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Logical Piano Lessons

By David E. Dunning | February 01, 2022

Playing AI on Ivory and Wood

William Stanley Jevons (1835–1882) is not a household name today, but he left his fingerprints on several strands of modern scientific thinking. In his 1874 Principles of Science, a copy of which can be found in the Computer History Museum collections, he sought to formulate precisely the idea of the scientific method; he feared that scientists “speak familiarly of Scientific Method, but they could not readily describe what they mean by that expression.”[1] He is also sometimes remembered as a founding figure of modern economics, celebrated for his efforts to introduce greater mathematization into political economy, as the subject was known in his time. And despite the seeming abstractness of many of his interests, he is also responsible for the construction of a striking physical artifact, his so-called Logical Machine or Logical Piano.

Jevons’s Logical Machine, as illustrated in his Principles of Science, from the CHM collection,

Illustrated here in the frontispiece to Principles of Science, and held today in the History of Science Museum in Oxford, the machine represented to Jevons “a conspicuous proof of the generality and power” of his logical method.[2] As a box with a keyboard that mechanically spits out solutions to problems input by a user, the Logical Piano readily evokes an embryonic idea of the digital computer when viewed with modern eyes. But perhaps what links this device most profoundly with today's computers is, ironically, the fact that it was not about computing.

Computers as we know them descend from machines dreamt up and built for the sake of literal—which is to say, rather, numerical—computation. Indeed the name “electronic computer” was first a way of distinguishing a machine from the usual kind of computer: a clerical worker, frequently female, who performed tedious and complex calculations in the service of some large, bureaucratically organized scientific project. The first electronic computers did not so much replace these workers as modify and rearrange the work they were hired to perform. All of this collective human and machine labor aimed at executing complicated calculations with ever greater accuracy and efficiency.

Jevons's famous contemporaries Charles Babbage and Ada Lovelace belong to this calculating tradition too. Their work around the Difference Engine and Analytic Engine aimed to delegate the work of computation to steam-powered mechanisms. Babbage, like the military engineers behind ENIAC a century later, suspected that the costly and time-consuming labor of large-scale calculation could be circumvented by a well-designed machine.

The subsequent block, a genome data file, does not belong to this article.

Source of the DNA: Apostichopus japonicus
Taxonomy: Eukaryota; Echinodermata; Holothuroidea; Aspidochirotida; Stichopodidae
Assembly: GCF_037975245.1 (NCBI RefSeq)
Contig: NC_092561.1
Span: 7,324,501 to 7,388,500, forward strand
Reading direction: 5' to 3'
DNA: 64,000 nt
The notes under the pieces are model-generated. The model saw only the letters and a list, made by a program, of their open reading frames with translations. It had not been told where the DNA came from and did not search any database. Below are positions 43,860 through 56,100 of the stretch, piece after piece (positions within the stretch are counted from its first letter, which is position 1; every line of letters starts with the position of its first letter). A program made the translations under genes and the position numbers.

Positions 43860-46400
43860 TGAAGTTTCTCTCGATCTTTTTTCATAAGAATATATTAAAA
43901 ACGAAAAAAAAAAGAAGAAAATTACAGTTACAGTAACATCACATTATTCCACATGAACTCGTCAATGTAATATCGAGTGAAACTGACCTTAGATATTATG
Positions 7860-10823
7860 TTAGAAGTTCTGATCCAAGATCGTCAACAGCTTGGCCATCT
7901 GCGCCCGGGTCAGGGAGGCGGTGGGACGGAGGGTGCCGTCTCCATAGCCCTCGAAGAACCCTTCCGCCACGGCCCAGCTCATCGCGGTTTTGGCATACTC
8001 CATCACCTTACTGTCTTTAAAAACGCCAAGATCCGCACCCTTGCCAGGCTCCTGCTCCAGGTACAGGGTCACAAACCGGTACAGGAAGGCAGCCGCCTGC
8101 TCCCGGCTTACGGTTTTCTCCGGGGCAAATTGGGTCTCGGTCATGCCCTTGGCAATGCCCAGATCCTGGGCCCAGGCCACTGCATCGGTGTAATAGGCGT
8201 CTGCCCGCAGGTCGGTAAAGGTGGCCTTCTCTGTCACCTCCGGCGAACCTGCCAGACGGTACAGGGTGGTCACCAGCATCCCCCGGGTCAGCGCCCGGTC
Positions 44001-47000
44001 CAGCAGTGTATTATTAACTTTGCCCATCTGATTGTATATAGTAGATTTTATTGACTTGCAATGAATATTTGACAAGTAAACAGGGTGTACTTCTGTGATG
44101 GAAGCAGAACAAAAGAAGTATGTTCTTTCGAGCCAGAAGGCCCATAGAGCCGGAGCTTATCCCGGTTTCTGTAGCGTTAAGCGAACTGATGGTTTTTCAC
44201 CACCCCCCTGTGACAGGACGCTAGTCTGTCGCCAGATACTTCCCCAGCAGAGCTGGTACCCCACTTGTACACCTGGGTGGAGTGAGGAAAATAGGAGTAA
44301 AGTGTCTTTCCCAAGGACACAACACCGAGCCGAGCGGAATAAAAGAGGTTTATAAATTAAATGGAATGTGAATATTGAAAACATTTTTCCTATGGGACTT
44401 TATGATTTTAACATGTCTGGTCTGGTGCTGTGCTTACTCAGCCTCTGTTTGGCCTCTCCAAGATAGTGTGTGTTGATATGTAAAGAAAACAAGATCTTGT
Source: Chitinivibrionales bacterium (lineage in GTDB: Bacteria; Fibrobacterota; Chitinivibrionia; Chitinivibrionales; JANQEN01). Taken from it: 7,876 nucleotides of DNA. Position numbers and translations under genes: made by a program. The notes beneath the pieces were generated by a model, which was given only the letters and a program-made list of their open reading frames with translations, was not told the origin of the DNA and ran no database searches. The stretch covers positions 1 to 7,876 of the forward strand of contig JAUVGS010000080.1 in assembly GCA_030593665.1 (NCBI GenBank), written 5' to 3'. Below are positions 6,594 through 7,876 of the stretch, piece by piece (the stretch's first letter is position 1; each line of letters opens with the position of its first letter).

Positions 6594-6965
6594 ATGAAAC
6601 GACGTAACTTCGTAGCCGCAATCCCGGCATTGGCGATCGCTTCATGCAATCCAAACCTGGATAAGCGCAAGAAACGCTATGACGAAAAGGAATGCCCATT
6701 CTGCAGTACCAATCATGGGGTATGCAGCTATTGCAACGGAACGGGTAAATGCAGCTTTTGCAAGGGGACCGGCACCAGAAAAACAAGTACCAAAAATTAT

Once some of these large electronic calculating machines were up and running, engineers and programmers begin to envision other functions for them. The makers of computers recognized their potential applications to data processing, while other researchers envisioned a pure theory of computing largely detached from numerical calculation. The machines’ functions multiplied until the word “computer” came to denote a technology that today most people use for reasons utterly unrelated to computation.

Machinery is capable, in theory at least, of rivalling the labours of the most practised mathematicians ...

— William Stanley Jevons

Jevons was not particularly interested in massive numerical computation, but he found Babbage’s project inspiring because he believed it had larger implications concerning the nature of intelligence. According to Jevons, by articulating a plan for the Analytical Engine, Babbage had already “shown that material machinery is capable, in theory at least, of rivalling the labours of the most practised mathematicians in all branches of their science.”[3] Meanwhile, George Boole had recently publicized an algebraic system of logic that translated syllogisms, the traditional matter of formal logic, into systems of equations. A syllogism is a form of reasoning that consists of two premises involving three terms and a conclusion following from them. The classic example is “If all Greeks are humans, and all humans are mortal, then all Greeks are mortal.” If this sort of logical deduction could be conducted by means of equations as Boole had demonstrated, and equations could be solved mechanically as Babbage had shown, then couldn’t a machine be built to perform logical reasoning?

I find it necessary to have each step of the work done separately in order that I may see whether I have planned every thing rightly.

— William Stanley Jevons